The Form of Faith

Google defines faith two ways:

  1. Complete trust or confidence in someone or something.The Form of Faith
  2. Strong belief in God or in the doctrines of a religion, based on spiritual apprehension rather than proof.

I think the second definition misses the mark: it is talking about form, not faith.

When I’m discussing form in relation to faith, I’m talking about what we use in the physical world to bolster our faith – or, when it misses the mark, in place of our faith. This is religion, dogma, science, ritual, artifacts, stories, meditation, imagination, anything that we can use to create a tangible link between the indefinable and ourselves.

So, how do we define faith without form?

It’s not God. God (or the concept we have of God) is a form.

It’s not Spirit. Spirit is a form.

It’s not a book. It’s not a statue. It’s not a method. It’s not a theory.

In Spiritual terms it seems that everything we understand and relate to our faith is, in fact, form.

There’s something about the open road after 2:00am, plummeting along the freeway at 70 miles per hour, which dulls the senses enough to sink into a suspension of our generally agreed upon reality. My brother, and fellow late-night cruiser, identifies as a skeptic; he doesn’t believe anything unless it can be proven to him scientifically. He does hold the understanding though, that we, as a species, are not yet advanced enough to prove absolutely everything scientifically. He’s also ridiculously intelligent. I mean, stoopid smart.

He and I are on two very different ends of the same spectrum. My world is full of the unseen, the intangible, and as a result I operate from a place of feeling and intuition. His world is one at odds with our growing technology, so he operates from the place of intellect and linear logic. Philosophical conversations with him are lively, especially on the road in the wee hours of the morning, when defenses come down, and fears of our differences melt.

I tread carefully when I talk about my spiritual life and work with anyone not mired in a similar lifestyle. And I have always feared that some of the people I love see me as a lovable, but possibly, a bona-fide nut job. I can accept that, but I don’t really want to hear it.

But, a 2:00am cruise along highway 80 has a way of breaking down barriers between people, so my brother and me, we got to talking.

I told him, sparingly, some details about the work I do. He nodded, and listened entirely, and held my frailty in his hand. The thing about siblings – at least mine – is we have such power over each other. Our knowledge and depth of understanding of each other goes so deep, is so profound, that one word could destroy the other. But we’ve always been really respectful of that.

While I talked about the fantastical to my brother, he chimed in about his fascination with the observer effect in Quantum Physics. He found it incredible that something, when observed, behaved completely differently then when it was not observed. He said “things can happen when no one is watching that are impossible.”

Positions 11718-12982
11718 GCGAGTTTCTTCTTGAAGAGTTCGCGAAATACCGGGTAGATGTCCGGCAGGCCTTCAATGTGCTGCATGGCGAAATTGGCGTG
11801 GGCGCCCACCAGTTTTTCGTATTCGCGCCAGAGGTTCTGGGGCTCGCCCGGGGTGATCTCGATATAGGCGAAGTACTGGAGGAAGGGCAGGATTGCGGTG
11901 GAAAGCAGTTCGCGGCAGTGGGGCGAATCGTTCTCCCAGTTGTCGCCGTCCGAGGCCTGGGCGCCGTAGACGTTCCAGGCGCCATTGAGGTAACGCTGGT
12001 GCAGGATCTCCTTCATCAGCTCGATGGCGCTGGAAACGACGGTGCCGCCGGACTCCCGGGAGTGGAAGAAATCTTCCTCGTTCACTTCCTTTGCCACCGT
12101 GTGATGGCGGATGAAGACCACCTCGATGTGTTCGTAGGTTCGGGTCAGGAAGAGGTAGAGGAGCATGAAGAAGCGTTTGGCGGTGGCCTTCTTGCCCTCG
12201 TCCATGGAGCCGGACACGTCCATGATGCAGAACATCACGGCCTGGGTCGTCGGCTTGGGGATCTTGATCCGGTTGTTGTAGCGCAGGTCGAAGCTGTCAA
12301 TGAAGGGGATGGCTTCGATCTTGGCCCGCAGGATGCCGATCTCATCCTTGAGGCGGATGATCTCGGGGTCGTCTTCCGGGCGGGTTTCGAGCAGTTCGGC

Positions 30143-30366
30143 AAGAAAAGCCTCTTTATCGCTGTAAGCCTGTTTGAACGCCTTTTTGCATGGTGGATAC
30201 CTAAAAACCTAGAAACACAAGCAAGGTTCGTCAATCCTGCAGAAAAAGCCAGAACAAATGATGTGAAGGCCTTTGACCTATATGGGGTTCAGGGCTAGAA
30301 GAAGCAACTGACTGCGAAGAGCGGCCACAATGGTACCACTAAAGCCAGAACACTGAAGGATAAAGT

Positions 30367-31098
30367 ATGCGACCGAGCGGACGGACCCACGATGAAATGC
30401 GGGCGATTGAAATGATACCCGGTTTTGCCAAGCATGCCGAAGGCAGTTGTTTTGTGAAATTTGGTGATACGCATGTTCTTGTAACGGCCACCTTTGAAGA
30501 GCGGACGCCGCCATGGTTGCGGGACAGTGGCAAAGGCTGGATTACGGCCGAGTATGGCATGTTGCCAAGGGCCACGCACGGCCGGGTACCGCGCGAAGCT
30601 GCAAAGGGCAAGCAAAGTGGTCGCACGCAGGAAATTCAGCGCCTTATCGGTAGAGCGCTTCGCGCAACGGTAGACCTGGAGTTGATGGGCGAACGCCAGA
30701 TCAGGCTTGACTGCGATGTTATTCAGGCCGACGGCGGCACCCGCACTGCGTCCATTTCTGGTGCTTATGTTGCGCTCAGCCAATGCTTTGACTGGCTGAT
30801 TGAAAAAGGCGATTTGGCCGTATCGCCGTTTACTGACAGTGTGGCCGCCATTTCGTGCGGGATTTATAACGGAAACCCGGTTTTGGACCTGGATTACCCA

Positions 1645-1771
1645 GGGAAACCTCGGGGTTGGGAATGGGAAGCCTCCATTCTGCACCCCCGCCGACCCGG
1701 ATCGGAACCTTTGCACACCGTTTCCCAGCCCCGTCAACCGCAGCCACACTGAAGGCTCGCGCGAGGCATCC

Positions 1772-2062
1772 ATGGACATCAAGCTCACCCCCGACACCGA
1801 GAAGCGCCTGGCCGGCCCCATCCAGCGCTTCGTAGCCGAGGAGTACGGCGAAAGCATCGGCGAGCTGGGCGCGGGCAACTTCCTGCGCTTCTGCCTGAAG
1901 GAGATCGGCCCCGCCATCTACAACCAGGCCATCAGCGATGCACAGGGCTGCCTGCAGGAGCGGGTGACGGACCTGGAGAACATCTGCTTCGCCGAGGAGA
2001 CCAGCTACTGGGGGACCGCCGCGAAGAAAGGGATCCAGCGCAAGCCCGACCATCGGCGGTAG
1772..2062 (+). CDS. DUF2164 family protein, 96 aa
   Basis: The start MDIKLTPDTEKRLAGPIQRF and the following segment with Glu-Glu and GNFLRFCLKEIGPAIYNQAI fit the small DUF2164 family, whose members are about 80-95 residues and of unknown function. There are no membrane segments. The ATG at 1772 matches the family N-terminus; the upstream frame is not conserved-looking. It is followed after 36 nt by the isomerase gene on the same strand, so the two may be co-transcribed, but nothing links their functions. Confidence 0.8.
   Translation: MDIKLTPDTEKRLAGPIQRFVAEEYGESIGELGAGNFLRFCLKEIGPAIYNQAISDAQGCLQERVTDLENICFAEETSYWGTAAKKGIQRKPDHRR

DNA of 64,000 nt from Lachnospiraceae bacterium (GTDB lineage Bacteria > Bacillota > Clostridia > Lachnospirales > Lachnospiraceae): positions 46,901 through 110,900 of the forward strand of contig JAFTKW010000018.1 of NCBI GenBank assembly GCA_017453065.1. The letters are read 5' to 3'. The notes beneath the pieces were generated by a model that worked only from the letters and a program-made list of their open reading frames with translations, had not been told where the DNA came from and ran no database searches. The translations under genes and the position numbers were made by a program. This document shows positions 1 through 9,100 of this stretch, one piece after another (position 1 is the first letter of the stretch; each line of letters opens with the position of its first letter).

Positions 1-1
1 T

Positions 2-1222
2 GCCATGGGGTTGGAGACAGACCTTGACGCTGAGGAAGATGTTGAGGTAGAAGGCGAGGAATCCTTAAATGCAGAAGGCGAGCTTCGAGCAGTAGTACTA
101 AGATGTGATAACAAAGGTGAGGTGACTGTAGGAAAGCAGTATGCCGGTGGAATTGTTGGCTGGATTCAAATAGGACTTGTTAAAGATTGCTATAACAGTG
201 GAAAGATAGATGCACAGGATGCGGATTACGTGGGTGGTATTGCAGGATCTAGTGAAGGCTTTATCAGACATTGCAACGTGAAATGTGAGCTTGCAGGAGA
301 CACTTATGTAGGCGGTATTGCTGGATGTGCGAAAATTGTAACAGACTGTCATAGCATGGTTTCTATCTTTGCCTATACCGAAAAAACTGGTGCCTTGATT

And I responded with “and that’s faith.”

(I did not bring my brother to my end of the spectrum.  Nor was that my desire.  He is his own brilliant being, and I would not change him or try and convince him to be any other way).

Dr. Crimi described it like this to me years ago: sit down in a chair. Now try and stop your motion of sitting when someone pulls that chair away. You can’t. You are operating on complete faith when you sit down on that chair, and the momentum of that faith is so powerful, it is literally unstoppable.

So, faith is power. Faith is a hurricane of energy. Faith truly is the magic of Harry Potter, the fantasy of Lord of the Rings. And we can observe it, and scientifically prove it.  And when we can harness it, the imagination fails to conceive of what we can accomplish.

Yet faith is so slippery, because we can’t hold it in our hands. So, in order to remind us about faith and bolster our faith, we create form around it.

Jesus on the cross.

The crystals in your meditation room.

The Buddha on your altar.

Kriya Yoga breathing and meditation techniques.

I’m not saying these things don’t work. They absolutely do! As three-dimensional beings, most of us need concrete, sustainable objects and ideas to remind us of our faith, and keep us going when we lose our power. But every form we wrap our faith in is only valuable because of the faith we put into that form. Form becomes problematic when we replace our faith with form entirely. This is where, I believe, where many religions and spiritual leaders have gone awry. The forms that once bolstered faith have remained, but are empty of faith’s true power. The focus becomes so entirely set on the hierarchy, the dogma, and the politics, that the pure, raw faith slips away.

Form and faith go hand in hand. But I hope we can look at it straight: form and faith are not one and the same. As long as we can remember the use for the form, which is to keep our faith, we’ll be fine. When we forget this, we confuse form and faith, and lose that power.

What structure does your spirituality hold?  Are you exploring that?

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